The group decided to table in silent protest of an event occurring in Gaston Hall, in which the university bestowed an honorary degree to Donald Cardinal Wuerl, the Archbishop of Washington. Group members said they oppose Wuerl’s positions on LGBTQ rights and women’s health.
Five minutes after they set up on 37th Street, “during prime foot traffic,” a Georgetown University Police Department (GUPD) officer instructed them to move. The Hoya relays the especially perplexing details of this decision:
H*yas for Choice was allowed to table on 37th Street last year, and were in fact told to table in this exact spot after they were removed from Healy Circle during last year’s Cardinal O’Connor Conference on Life. After 18 minutes in front of Healy Hall, GUPD relocated the group to this same spot just outside the campus gates.
H*yas for Choice President Abby Grace explained the group’s frustration with Georgetown:
“I think we’ve provided plenty of examples over the past year of them selectively choosing to apply policies that don’t really exist, because they’re not following them, to us,” Grace said. “The thing that’s really angering me right now is that we intentionally went to this spot because last semester when we were tabling in Healy Circle, they asked us to move there. I am dumbfounded why they would ask us to move somewhere in January and then suddenly in September, make it a spot that we’re not allowed to sit anymore.”
Grace also questioned whether university police even had authority over the students outside the university gate, arguing that the location was public property, not the institution’s.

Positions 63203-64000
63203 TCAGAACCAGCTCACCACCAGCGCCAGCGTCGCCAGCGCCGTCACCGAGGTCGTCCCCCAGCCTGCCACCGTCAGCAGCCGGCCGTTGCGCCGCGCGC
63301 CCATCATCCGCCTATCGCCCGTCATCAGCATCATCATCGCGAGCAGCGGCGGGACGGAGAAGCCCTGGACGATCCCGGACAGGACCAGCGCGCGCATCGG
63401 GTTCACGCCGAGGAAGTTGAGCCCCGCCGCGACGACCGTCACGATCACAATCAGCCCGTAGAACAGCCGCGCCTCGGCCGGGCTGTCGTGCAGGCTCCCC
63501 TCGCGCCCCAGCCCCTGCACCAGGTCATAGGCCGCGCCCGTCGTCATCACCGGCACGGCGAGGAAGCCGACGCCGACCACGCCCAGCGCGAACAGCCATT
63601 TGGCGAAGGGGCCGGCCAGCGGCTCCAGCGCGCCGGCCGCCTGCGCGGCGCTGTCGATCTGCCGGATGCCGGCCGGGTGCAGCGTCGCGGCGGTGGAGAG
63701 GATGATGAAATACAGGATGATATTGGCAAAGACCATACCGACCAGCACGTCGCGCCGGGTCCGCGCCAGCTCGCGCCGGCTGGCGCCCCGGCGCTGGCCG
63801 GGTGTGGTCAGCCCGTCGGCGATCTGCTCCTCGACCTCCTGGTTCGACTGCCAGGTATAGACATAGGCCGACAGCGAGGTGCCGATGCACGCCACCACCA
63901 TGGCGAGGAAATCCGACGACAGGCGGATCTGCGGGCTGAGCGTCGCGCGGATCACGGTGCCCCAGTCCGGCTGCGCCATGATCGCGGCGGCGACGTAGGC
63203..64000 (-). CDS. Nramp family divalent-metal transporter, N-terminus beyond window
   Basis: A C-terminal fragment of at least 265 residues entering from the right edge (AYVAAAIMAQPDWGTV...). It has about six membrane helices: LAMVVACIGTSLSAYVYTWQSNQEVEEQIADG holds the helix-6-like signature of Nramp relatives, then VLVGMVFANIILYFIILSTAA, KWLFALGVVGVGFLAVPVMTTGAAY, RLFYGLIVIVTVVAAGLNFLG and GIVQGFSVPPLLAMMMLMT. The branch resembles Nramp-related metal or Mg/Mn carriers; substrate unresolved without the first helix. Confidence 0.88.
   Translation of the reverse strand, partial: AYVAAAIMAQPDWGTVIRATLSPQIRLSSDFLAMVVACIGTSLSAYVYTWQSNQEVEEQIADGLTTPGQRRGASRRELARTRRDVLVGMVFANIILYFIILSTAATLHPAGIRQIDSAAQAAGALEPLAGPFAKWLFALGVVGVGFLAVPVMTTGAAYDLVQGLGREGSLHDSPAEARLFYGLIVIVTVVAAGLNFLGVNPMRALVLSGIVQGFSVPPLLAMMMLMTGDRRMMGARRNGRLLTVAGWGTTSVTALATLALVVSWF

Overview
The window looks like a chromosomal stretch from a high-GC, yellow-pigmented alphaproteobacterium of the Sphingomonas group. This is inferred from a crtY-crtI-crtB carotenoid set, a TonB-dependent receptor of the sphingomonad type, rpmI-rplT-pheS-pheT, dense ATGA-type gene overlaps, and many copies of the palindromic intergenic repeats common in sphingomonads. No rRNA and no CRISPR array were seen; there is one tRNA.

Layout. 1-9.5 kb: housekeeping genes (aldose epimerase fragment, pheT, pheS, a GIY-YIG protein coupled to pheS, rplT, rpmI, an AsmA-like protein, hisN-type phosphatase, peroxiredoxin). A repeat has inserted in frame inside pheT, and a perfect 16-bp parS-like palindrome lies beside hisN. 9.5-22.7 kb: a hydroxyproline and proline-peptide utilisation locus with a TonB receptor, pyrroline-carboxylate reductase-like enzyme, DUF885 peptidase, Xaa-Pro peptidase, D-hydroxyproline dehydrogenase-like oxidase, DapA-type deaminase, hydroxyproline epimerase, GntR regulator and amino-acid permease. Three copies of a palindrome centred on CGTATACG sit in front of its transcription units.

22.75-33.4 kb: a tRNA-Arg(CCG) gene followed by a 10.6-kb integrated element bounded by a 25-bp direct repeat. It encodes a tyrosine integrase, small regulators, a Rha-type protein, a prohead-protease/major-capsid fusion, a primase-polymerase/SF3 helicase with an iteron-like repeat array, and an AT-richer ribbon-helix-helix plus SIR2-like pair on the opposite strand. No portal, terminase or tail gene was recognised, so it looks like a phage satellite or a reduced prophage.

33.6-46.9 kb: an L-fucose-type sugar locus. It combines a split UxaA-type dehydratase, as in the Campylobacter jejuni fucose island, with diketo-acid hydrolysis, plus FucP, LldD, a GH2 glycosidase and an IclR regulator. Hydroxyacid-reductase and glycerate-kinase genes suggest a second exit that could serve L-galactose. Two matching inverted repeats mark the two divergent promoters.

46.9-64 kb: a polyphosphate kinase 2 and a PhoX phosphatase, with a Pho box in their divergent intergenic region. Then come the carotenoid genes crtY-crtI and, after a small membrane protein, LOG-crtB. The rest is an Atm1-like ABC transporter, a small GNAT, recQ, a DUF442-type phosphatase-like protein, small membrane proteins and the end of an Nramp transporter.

The group’s attempts to table in a permissible location while still reaching students going to the event, however, were effectively thwarted:
The officer offered multiple options for relocation, including Red Square, Copley Lawn or the exterior of Lauinger Library. According to [H*yas for Choice Vice President Vincent] DeLaurentis, these spots took the group completely out of the eyesight of those attending the event in Gaston.
With the help of the GUPD officer, the students moved their table to Copley Lawn, where they tabled for an hour, obstructed by a large black gate. After that time passed, the same officer approached the table for a second time, and told the students that they could return to the public sidewalk.
This is a perfect example of why, regardless of written policies, university staff must be properly educated on student rights. Even temporary misunderstandings can deprive students of unique opportunities to share their message.
According to an email sent to FIRE, Georgetown’s chief of police acknowledged GUPD’s error, and Grace and DeLaurentis had plans to meet with university officials today about the incident. FIRE is glad to see the two students have the opportunity to once again confront administrators about their mixed (if not hostile) messages about the expressive rights of student organizations. But our optimism is waning after four years of urging the university to bring its policies and practices in line with its claim to value freedom of speech.
Check back to The Torch for updates on the situation.
UPDATE: A group of 232 Georgetown alumni have written a letter to Georgetown President John J. DeGioia expressing their dismay over the recent H*yas for Choice situation and urging the university to live up to its promises of free speech.